85 Ill. 106 | Ill. | 1877

Mr. Justice Scott

delivered the opinion of the Court:

Whether the facts proven in an action for malicious prosecution constitute probable cause for commencing a criminal proceeding against a party charged, has always been regarded as a question of law. Wade v. Walden. 23 Ill. 425. Of course it is for the jury to find the facts in any given case, but when once ascertained, it is a matter of law whether such facts constitute probable cause for instituting a criminal prosecution. Probable cause, as understood in this connection, has been so often defined in the decisions of this court, that we need not repeat the definitions. Ross v. Innis, 26 Ill. 259; Ames v. Snider, 69 Ill. 376.

What was said in Collins v. Hayte, 50 Ill. 353, upon the difficulty experienced by juries in comprehending the law that should govern trials for malicious prosecutions, applies with great force to the case at bar. That plaintiff was not guilty of the charge preferred against him by defendant, is proven beyond doubt, but that, of itself, is not sufficient to justify a verdict in his favor. It was incumbent on him to show affirmatively defendant had no “ probable cause ” for commencing a criminal prosecution against him. The testimony found in this record leaves this question in grave doubt. Of one thing there can be no doubt: if defendant was in possession of the information he professes to have had, believed it was true, and acted in good faith upon such belief, then we can pronounce upon it, as a matter of law, there was probable cause for commencing criminal proceedings against plaintiff, notwithstanding it was afterwards shown he was not guilty. The woman that was in charge of defendant’s house when the hay stacks were set on fire, afterwards pointed out two men as the guilty parties, and defendant’s daughter, who was with her, knew one of them to be plaintiff. That information was communicated to defendant before he caused the arrest of plaintiff.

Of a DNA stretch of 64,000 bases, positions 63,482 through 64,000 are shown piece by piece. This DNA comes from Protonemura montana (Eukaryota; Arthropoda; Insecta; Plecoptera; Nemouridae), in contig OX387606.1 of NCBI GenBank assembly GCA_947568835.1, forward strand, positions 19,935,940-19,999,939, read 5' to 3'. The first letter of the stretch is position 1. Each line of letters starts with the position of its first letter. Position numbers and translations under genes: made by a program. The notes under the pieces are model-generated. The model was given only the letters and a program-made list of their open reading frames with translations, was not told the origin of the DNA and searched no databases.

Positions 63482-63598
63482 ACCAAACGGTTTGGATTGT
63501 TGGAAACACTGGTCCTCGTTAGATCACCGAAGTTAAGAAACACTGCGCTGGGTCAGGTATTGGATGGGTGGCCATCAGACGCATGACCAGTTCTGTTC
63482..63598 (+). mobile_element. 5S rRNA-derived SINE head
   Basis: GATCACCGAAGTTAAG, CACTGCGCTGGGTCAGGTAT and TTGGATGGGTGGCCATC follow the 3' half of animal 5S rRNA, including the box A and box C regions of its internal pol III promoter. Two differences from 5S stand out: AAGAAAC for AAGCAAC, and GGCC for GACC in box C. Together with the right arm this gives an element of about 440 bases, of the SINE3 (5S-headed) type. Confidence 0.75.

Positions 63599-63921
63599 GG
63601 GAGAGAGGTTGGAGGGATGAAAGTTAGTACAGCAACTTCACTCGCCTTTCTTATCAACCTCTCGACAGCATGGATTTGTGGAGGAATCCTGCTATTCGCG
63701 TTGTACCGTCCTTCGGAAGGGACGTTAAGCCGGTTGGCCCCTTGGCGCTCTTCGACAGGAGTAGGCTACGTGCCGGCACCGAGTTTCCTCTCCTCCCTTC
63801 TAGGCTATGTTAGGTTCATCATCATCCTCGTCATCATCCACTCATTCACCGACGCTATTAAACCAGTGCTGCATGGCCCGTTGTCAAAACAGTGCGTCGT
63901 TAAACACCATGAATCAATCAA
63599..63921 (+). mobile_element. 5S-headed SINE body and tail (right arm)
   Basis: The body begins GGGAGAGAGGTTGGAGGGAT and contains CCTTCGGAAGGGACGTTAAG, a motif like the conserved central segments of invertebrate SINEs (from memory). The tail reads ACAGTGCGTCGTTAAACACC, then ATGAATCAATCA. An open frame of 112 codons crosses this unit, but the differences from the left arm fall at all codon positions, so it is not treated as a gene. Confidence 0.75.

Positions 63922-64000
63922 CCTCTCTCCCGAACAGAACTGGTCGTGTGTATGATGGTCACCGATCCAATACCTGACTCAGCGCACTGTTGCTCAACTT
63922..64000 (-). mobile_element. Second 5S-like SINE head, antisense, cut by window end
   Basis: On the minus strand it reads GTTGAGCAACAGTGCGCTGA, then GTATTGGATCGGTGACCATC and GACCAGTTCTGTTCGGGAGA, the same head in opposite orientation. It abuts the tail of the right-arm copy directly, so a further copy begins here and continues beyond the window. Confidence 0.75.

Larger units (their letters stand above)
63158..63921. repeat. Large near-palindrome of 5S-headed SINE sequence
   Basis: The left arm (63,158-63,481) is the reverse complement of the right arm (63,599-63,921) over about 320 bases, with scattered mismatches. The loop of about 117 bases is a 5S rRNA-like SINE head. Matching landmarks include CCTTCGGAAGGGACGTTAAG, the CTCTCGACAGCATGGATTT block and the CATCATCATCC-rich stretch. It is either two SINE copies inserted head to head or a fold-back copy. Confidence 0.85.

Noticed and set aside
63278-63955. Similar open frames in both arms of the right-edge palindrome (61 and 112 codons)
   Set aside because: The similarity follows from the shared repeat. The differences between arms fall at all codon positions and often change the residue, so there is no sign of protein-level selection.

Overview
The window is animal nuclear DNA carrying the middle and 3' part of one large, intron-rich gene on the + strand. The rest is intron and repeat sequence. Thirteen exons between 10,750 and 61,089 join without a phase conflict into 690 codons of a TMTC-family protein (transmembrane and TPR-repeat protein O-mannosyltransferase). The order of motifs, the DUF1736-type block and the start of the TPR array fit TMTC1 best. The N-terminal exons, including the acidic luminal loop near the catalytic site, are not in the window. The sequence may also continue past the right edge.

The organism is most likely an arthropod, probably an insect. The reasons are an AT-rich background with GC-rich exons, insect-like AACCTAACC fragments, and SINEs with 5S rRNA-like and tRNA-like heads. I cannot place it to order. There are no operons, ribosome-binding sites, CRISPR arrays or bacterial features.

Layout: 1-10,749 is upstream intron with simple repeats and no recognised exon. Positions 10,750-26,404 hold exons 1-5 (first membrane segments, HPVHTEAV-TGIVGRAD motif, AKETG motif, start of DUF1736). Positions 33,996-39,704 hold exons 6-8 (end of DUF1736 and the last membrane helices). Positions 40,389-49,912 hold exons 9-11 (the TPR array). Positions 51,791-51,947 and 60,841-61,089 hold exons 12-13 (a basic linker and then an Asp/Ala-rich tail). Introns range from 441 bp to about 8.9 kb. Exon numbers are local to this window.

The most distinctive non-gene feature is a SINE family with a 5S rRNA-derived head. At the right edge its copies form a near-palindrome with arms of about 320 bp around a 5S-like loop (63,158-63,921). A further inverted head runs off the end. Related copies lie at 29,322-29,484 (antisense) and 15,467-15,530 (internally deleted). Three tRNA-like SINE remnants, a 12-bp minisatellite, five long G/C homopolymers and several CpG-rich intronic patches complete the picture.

Good faith on the part of the prosecution, as this court declared in Oollins v. Hayte, is always an important if not vital element of inquiry, and if that belief is induced by facts and circumstances sufficient to raise a suspicion of guilt in the mind of a reasonably cautious person, it is a justification for commencing a criminal prosecution. On this subject defendant asked an instruction, which states the law with sufficient accuracy, and ought to have been given. Such an instruction was especially necessary, in view of the fact the court had given a charge, on behalf of plaintiff, declaring that “ mere good faith ” or a “ mere belief” of defendant that he had good cause for commencing criminal proceedings against plaintiff, was not sufficient. A qualification of that doctrine was necessary to give a full understanding of the law applicable to the facts of the case.

Another charge given on behalf of plaintiff, as to the right of the jury to disbelieve the testimony of any witness who had sworn to any material fact “ wilfully and falsely,” unless " coiroborated by other unimpeached witnesses,” is subject to a verbal criticism, as well as being faulty because of the omission to give an important qualification to the doctrine stated. It should have been added. “ or by circumstances in evidence.” Without that qualification it was erroneous. Huddle v. Martin, 54 Ill. 258.

The judgment will be reversed and the cause remanded.

Judgment reversed.